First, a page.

The first is- take about 7 or 8 seeds and place them just under the surface of some of your ordinary garden soil where you usually grow your tomatoes-in a flat container about three inches deep, buried to the same depth as the surrounding soil suface, and just leave them there all winter long, frost, ice, snow, rain etc, in the spring most of them will germinate naturaly around mid may, a bit late but once potted up they will soon catch up.

The second method well tried and tested- involves the plastic bag zip lock type bags, into which is placed a square of folded kitchen roll tissue- previously soaked in a mixture of cold tea (without the sugar and milk) just straight out the tea pot, and a few drops of seaweed liquid extract, wet the tissue right through and squeeze it out to a fairly damp pad, place in bag, lay your seeds (any number of seeds) 10 to 20 on the surface of the pad and zip up the bag- place in a warm place around 75 deg F and wait up to three weeks or less, sometimes only a few days, check them about every day after the fifth day thro to the three week point, and remove carefully any that germinate, with a couple of wooden tooth picks (which becomes easier with practice) and place them in a seedling mixture just under the surface and in a couple or three days -up they come as large as life.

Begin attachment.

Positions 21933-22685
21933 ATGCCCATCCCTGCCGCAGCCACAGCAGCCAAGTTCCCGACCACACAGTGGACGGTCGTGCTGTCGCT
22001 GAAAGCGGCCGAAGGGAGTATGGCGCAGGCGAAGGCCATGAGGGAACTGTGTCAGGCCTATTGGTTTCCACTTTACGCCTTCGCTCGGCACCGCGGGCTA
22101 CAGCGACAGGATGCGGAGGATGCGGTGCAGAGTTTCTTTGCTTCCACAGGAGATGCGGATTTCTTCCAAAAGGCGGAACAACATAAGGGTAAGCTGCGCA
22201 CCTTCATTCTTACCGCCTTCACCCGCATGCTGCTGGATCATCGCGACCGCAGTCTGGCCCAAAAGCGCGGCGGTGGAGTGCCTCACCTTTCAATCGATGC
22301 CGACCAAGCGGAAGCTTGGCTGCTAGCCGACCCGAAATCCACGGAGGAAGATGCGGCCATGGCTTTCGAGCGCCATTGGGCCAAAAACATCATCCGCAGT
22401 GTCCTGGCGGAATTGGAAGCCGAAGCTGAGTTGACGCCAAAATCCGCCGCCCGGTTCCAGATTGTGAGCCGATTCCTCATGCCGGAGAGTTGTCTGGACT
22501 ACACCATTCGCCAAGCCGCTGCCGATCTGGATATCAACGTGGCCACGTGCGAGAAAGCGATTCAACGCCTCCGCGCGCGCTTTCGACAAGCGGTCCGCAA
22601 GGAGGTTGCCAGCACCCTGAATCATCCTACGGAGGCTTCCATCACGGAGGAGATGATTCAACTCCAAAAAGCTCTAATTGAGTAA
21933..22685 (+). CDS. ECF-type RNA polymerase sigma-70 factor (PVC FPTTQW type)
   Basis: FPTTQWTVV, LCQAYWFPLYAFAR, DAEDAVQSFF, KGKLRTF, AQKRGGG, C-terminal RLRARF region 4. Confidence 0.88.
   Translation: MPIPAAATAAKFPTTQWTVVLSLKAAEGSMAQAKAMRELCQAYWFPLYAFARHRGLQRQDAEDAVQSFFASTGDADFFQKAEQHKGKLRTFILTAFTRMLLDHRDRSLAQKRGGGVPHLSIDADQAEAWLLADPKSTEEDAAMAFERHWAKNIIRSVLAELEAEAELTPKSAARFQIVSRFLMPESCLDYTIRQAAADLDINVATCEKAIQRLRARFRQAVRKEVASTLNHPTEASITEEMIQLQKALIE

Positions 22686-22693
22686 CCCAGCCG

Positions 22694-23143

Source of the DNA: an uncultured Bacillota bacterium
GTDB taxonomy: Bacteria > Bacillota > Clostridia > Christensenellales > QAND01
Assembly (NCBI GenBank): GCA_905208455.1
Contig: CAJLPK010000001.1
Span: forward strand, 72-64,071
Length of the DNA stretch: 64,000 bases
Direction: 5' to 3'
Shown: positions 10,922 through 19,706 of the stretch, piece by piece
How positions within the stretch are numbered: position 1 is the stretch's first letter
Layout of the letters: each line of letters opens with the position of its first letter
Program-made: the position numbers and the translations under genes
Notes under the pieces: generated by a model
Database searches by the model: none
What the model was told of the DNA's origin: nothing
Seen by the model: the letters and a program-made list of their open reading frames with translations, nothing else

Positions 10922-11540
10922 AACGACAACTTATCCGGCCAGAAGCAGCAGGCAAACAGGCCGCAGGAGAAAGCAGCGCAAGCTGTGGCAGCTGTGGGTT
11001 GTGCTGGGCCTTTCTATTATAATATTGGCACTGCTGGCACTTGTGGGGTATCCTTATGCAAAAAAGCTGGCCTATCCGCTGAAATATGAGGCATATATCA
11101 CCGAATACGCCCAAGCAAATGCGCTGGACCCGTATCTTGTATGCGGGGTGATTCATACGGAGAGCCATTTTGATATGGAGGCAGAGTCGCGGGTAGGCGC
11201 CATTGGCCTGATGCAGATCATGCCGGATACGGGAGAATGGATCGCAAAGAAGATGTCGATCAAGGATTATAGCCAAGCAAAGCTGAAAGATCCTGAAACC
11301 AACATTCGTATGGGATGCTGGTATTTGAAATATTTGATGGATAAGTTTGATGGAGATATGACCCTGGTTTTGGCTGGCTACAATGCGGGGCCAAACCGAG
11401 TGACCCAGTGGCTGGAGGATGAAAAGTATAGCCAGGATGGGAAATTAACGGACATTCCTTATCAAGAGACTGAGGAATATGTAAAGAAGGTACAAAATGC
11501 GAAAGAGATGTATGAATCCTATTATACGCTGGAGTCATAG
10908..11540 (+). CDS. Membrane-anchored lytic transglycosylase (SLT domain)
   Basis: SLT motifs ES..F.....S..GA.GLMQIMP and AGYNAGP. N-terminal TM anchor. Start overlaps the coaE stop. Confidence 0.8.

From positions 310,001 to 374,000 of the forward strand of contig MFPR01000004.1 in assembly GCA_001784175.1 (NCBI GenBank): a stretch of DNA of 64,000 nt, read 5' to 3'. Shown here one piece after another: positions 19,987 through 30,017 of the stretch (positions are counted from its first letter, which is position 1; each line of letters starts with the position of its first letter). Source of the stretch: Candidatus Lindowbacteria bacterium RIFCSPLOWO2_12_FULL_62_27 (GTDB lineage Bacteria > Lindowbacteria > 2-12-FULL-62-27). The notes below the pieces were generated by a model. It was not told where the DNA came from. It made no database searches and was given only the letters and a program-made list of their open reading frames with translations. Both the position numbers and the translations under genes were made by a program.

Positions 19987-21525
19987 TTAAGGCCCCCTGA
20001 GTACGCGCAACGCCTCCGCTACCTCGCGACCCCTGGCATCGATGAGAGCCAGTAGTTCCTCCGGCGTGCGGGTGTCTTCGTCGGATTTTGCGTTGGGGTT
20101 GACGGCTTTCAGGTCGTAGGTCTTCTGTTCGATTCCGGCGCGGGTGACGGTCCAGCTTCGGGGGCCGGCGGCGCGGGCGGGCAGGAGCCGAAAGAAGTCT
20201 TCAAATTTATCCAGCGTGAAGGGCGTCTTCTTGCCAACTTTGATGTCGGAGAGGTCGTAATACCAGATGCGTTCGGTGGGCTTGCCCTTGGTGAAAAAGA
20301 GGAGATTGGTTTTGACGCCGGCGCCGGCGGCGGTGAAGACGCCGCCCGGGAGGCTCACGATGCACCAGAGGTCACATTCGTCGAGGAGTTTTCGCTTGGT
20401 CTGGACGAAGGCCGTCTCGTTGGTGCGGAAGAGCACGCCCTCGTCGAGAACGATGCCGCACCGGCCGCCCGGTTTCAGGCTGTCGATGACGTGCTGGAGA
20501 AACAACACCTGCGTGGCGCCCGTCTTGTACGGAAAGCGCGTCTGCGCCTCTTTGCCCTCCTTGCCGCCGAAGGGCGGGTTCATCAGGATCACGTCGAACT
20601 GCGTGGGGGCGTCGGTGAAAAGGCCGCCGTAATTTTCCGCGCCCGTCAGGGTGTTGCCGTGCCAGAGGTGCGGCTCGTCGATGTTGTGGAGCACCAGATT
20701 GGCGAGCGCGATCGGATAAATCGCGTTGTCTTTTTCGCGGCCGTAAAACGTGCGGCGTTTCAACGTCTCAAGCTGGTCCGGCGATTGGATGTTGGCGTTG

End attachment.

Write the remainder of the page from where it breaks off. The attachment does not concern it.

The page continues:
If you do succeed -save me a few seeds to try for next season :)

    Bookmark   September 21, 2007 at 2:06AM
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lebanonfan

I was inspired by the story of the seeds germinated from Jesus' time to dig out some old seed packets I have had for a long time. Most are flower seeds from the mid 1960's, but the oldest packet is a Muskmelon (Osage) from Lancaster County Seed Company that is probably from the 30's or 40's, judging by the graphics on the 10 cent package.

Wish me luck in germinating them! :)

    Bookmark   July 3, 2008 at 11:22PM
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sqwimpy_gmail_com

I was wondering what the biggest tomatos are and what the biggest strawberries are.

Thank you.

    Bookmark   January 18, 2009 at 6:33PM
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sage_pineapple_gmail_com